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Engaging Large Classes: Strategies and Techniques for College Faculty

Book
Stanley, Christine A. and M. Erin Porter, eds.
2002
Anker Publishing, Bolton, MA
LB3013.2.E54 2002
Topics: Learning Designs   |   Lectures and Large Classes

Additional Info:
Large classes are a fact of life in higher education. With 100 or more students in fixed seating, how does a faculty member structure the class to promote student learning? How does one manage the logistics of such a class? Are there alternatives to the lecture format? Are there actually advantages to the large class? Engaging Large Classes addresses these and many other questions.

Experienced teachers of large classes ...
Additional Info:
Large classes are a fact of life in higher education. With 100 or more students in fixed seating, how does a faculty member structure the class to promote student learning? How does one manage the logistics of such a class? Are there alternatives to the lecture format? Are there actually advantages to the large class? Engaging Large Classes addresses these and many other questions.

Experienced teachers of large classes across a wide range of disciplines and institutions offer instructional strategies and advice for both new and experienced faculty members. What many of the contributors have learned is that large classes can be just as stimulating and rewarding as small ones, and that the large size can yield surprisingly positive opportunities. (From the Publisher)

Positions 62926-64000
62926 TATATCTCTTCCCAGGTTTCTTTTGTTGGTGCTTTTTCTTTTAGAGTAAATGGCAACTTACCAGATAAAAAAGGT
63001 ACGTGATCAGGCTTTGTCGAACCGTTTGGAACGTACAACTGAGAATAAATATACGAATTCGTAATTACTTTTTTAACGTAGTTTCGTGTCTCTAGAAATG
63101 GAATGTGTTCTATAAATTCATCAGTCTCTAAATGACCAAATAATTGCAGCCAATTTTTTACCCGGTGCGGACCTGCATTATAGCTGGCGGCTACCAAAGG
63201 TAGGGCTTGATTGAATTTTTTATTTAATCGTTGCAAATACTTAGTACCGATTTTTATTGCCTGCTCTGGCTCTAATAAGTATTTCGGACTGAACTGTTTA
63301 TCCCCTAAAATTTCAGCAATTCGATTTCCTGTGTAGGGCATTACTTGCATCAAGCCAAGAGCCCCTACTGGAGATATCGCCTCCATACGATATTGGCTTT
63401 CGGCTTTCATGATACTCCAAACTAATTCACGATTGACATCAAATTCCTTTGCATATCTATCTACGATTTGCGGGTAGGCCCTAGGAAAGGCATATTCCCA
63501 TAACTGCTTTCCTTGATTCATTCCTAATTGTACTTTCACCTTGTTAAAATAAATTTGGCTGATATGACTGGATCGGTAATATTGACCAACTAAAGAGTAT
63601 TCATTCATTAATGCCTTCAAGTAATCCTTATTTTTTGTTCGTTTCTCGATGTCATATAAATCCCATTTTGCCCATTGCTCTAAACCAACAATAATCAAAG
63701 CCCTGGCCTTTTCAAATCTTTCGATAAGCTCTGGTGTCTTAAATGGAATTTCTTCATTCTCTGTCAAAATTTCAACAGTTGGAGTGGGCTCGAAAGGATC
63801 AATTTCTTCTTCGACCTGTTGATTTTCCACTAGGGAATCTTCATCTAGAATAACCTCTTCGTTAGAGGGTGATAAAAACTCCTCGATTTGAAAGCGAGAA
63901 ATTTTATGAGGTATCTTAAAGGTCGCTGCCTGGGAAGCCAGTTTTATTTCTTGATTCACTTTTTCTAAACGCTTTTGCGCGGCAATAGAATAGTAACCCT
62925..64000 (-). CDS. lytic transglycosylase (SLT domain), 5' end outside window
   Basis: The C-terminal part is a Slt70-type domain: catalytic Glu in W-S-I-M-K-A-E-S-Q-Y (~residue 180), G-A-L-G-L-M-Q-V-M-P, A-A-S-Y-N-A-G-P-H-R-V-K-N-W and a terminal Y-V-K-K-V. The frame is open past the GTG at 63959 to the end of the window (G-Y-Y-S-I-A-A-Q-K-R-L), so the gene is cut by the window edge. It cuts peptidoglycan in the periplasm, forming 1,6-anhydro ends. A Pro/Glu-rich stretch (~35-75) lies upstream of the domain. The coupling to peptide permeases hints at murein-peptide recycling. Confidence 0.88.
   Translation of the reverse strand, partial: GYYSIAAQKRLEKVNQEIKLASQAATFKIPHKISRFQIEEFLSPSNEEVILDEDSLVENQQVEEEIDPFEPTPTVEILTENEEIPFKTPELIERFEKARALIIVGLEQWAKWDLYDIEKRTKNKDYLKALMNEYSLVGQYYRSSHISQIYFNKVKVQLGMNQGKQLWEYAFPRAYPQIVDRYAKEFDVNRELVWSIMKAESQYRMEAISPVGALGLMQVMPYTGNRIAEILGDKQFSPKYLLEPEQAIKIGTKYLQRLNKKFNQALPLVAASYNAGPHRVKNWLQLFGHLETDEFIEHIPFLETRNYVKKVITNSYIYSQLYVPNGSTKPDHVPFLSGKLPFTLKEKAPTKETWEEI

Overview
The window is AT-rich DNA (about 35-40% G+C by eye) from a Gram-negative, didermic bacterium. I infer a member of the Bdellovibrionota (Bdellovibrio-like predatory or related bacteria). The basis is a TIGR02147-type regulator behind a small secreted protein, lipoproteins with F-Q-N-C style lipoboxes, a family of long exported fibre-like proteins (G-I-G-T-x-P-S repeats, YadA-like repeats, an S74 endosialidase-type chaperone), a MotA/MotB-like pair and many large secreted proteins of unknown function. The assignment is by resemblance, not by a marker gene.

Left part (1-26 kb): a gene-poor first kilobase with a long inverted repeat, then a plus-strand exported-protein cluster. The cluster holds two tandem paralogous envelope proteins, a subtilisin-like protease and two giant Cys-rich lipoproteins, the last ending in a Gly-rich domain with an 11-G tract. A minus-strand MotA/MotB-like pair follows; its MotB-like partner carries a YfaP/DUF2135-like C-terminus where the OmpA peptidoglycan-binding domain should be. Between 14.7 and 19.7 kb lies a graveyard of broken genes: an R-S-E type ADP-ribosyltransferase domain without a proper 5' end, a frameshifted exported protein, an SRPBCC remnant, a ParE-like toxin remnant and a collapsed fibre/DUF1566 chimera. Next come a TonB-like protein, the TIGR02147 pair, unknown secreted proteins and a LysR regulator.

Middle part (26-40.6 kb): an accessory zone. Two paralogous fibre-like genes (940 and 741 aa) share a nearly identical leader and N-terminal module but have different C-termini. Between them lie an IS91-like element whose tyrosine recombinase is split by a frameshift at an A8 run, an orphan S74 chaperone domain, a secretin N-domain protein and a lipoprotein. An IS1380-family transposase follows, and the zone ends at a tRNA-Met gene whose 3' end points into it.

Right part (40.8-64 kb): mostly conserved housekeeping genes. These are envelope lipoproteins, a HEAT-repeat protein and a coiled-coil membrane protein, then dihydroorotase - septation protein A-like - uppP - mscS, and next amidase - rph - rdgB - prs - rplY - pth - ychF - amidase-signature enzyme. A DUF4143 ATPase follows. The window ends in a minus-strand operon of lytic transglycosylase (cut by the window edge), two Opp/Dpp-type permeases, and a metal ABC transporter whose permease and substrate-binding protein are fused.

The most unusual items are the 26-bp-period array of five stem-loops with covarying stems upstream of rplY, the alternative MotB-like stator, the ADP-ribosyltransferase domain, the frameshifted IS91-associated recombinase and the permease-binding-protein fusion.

Table Of Content:
About the Editors
About the Contributors
Topic Location Guide
Preface

Part 1 Key Concepts
ch. 1 Course Design for Large Classes: A Learning-Centered ApproachJudith (Grunert O'Brien)
ch. 2 That's Not a Large Class; It's a Small Town: How Do I Manage? (Lynda G. Cleveland)
ch. 3 Planning and Assessing Large Classes (Michael Theall and Raoul A. Arreola)
ch. 4 Promoting Civility in Large Classes (Mary Deane Sorcinelli)
ch. 5 Engaging Students Actively in Large Lecture Settings (Peter J. Frederick)
ch. 6 Team Learning in Large Classes (Larry K. Michaelsen)
ch. 7 Learning in the Dark: Applying Classroom Technology to Large Lecture Formats (Michael Smilowitz and Anne S. Gabbard-Alley)
ch. 8 Teaching for Inclusion (Mathew L. Ouellett)
ch. 9 Working with Teaching Assistants and Undergraduate Peer Facilitators to Address the Challenges of Teaching Large Classes (Jean Civikly-Powell and Donald H. Wulff)
ch. 10 Maintaining Intimacy : Strategies for the Effective Management of TAs in Innovative Large Classes (Leta F. Deithloff)
ch. 11 Teaching the Large Class: An Administrator's Perspective (J. Douglas Andrews)
ch. 12 Teaching Large Classes: A Brief Review of the Research (Christine A. Stanley and M. Erin Porter)

Part 2 Examples Across the Disciplines.Agriculture
ch. 13 What I Wish I had Known Before I Taught a Large Class (Emily Hoover)
ch. 14 A Management Lesson (Steven Tomlinson)